Vaguely for me too. I'm happy enough to pump my own fuel. And I actually prefer self serve checkouts at supermarkets, although having to bring my own bags to pack my groceries...that's a definite service drop right there.
     
    qldfrog likes this.
  17. Value Collector

    Value Collector Have courage, and be kind.

    Posts:
    6,831
    Likes Received:
    1,333
    Joined:
    Jan 13, 2014
    Businesses exist to produce products and services.

    To achieve this outcome outcome investors capital and the labour of workers need to be combined.

    The endless debate is always, once all this “value” is produced who gets what portion of it.

    Workers, investors and government all want a piece of the pie.

    Eg, what is the fair percentage of value generation that should go back to the workers, what goes to the investors who supplied the capital, and what goes to the government.

    —————
    In general business is becoming more capital intensive, and less labour intensive.

    So it’s natural that a growing percentage of total GDP should go to the investors who are putting increasing amounts of capital into businesses.

    Ofcourse this means that workers more than ever should be putting some effort in to become investors as well as workers, super achieves this a bit, but it’s not enough, they need to build investments outside super too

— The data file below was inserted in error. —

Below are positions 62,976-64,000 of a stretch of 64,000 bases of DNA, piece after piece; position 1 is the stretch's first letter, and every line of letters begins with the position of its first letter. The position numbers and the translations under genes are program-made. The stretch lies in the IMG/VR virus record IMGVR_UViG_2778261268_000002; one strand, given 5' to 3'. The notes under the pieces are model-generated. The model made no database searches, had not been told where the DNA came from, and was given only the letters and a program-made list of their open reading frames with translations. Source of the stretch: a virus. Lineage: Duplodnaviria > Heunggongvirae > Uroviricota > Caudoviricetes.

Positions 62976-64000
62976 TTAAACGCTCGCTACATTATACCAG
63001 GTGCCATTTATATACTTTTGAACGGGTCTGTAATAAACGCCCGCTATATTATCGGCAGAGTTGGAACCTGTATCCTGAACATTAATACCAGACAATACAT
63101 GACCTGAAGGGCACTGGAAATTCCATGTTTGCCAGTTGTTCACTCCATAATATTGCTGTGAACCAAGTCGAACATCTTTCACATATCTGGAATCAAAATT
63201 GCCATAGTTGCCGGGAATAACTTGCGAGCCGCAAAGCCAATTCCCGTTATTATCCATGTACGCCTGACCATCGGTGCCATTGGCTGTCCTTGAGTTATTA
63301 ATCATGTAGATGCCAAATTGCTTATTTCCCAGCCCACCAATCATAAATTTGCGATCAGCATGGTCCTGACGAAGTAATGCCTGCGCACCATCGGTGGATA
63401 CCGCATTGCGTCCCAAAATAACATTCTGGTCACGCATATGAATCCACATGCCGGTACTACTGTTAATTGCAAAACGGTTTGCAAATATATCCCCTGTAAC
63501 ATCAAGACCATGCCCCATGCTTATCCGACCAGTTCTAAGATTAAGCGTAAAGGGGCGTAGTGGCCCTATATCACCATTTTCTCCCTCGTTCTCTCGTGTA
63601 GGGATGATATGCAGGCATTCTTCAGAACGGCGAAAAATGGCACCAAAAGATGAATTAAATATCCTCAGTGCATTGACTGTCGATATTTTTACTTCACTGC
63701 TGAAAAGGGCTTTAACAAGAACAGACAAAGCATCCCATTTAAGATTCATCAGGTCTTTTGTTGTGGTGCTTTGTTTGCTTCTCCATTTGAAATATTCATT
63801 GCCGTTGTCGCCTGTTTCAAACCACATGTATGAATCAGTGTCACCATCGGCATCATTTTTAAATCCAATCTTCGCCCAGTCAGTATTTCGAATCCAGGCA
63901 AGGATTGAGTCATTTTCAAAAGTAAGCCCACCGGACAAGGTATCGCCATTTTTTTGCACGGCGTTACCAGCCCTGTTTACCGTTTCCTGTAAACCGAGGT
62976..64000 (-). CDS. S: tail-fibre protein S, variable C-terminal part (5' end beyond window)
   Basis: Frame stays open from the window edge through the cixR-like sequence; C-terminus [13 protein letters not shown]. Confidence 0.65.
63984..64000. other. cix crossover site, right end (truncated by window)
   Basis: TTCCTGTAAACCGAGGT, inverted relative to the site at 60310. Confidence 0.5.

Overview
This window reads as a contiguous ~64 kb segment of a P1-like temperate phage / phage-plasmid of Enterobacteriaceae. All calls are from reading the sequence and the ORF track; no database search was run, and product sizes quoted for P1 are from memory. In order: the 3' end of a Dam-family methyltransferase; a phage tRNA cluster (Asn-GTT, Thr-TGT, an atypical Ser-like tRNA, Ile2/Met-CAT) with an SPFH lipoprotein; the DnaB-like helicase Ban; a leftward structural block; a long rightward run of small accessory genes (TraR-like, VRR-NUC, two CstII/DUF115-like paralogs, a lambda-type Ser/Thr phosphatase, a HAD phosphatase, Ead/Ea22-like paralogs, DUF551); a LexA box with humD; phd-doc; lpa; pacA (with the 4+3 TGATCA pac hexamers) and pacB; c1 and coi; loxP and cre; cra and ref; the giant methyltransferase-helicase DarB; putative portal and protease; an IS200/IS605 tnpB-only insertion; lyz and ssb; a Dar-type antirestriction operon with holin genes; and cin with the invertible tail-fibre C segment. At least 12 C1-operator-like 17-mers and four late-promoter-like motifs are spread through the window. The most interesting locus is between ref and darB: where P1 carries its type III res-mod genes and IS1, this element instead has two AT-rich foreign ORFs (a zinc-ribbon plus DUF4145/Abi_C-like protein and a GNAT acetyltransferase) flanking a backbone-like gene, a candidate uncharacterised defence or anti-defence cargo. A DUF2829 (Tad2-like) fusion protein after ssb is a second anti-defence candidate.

18. Value Collector

    Value Collector Have courage, and be kind.

    Posts:
    6,831
    Likes Received:
    1,333
    Joined:
    Jan 13, 2014
    You forget a lot of people in the 1950’s didn’t even have flushing indoor toilets.

    It’s easy to forget all the modern luxuries we take for granted these days, available to even low income earners, while also forgetting how hard 1950’s life probably was in comparison for a low income family.

    “Happy Days” wasn’t a documentary
     
  19. Zaxon

    Zaxon The voice of reason

    Posts:
    752
    Likes Received:
    759
    Joined:
    Aug 5, 2011
    The question comes then whether they should be state provided, or more like toll roads: built by a private 3rd party, and then business pays a toll each time they use the shiny, new highway or railroad.
     
  20. Value Collector

    Value Collector Have courage, and be kind.

    Posts:
    6,831
    Likes Received:
    1,333
    Joined:
    Jan 13, 2014
    Either way you will probably need investors, either investing in the infrastructure as owners or buying government bonds to provide the debt money needed to build the infrastructure.

    I guess it just comes down to who you want to pay for the infrastructure

    Eg. The users of it or society in general including people that never touch it.

    And it also depends on who you want to carry the risk, eg the government (society in general) or a group of private investors.

    Because obviously when it’s funded by selling government bonds the bond holders aren’t taking any business risk in the deal,
     
Loading...

Share This Page